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POPPIES. [Newspaper Article] — Auckland Star — 18 October 1902
POPPIES. Not roses—the glow of their burning heart* Seems lit at my life's own fire; They mind me too much of my passionate past And the flame of its fierce desire. Not lilies—the cool of their stainless snow Would chill me, like saintly eyes Gazing passionless, pitiless, into my heart Prom the unforgetting skies. Not pansies—for down in their purple depths ' Dwell thoughts that I dare not see; The shrunken' face of a thwarted hope And a Joy that might not be. Not daisies—the sheen of their white and gold, Inwrought with my childhood's hours, Brings memories tender with noshed tears And fragrant with, fadeless flowers. Bring poppies — the scarlet poppies of sleep, That as long as my life shall last; For immortelles never may bud or bloom On the grave of my buried past Then weave me the crown of forgetfulness, Let me linger where Lethe flows, Till life's barrens are sown as thick with years i As the Northland is with snows. ;. __ . MJLBJOEIB MOOEffi.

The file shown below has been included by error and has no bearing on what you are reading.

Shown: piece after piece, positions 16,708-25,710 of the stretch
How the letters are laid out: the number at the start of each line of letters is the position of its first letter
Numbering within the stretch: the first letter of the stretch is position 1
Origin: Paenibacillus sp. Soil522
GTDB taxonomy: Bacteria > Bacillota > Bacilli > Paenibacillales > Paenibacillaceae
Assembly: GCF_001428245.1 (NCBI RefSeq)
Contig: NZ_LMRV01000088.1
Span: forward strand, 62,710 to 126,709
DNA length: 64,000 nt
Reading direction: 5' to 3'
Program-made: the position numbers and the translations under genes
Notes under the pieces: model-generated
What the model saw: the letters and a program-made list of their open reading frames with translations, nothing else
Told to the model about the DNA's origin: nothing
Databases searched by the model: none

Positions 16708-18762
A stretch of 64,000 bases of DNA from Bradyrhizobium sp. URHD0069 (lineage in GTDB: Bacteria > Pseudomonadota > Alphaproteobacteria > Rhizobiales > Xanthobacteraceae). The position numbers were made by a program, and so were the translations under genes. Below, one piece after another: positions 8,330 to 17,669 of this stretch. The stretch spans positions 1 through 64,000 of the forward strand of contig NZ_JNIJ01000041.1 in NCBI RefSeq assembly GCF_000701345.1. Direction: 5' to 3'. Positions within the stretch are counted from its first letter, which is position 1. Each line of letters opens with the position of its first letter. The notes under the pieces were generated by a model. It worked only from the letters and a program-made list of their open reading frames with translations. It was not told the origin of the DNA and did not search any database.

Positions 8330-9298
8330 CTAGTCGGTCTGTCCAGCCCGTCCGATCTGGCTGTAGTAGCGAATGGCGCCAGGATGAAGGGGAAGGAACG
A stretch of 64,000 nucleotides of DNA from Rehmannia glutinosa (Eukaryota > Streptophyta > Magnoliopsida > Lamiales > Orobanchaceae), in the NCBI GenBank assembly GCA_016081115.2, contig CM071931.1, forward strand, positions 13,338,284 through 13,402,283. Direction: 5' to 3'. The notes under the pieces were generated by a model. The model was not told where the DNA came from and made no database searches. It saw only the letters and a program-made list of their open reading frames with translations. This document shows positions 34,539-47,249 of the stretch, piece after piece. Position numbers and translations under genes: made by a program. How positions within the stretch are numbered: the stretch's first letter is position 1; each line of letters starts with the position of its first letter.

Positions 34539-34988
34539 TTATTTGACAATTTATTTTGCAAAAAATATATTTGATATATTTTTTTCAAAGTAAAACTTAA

TRUE DIGNITY. [Newspaper Article] — Auckland Star — 18 October 1902
TRUE DIGNITY. I do not know how wealthy lie may be; He does not ride along In gorgeous style, Bnt, dressed with modest taste, he passes me, And always with a friendly bow and smile. I do not know how distant he may trace The line from which, be sprang, nor do J care; For self respect Is written on his face, And sodtten greed ijs merer mirrored there* His air is never coldly grave nor pronS. As one who moves along in constant dread Of being lost within the common crowd: The humble see him kindly nod Ills head. His hair is white, bnt still erect he stands; His high brow tells a tale of buried wee, And I can see upon his big, strong hands The record of hard work done long ago. I do not kno*w how wealthy be may be, Nor of the line from which God let him spring; I know btit this, that In his face I see Such dignity as woul&amp; exalt a |j°^
THE WAITING. [Newspaper Article] — Auckland Star — 18 October 1902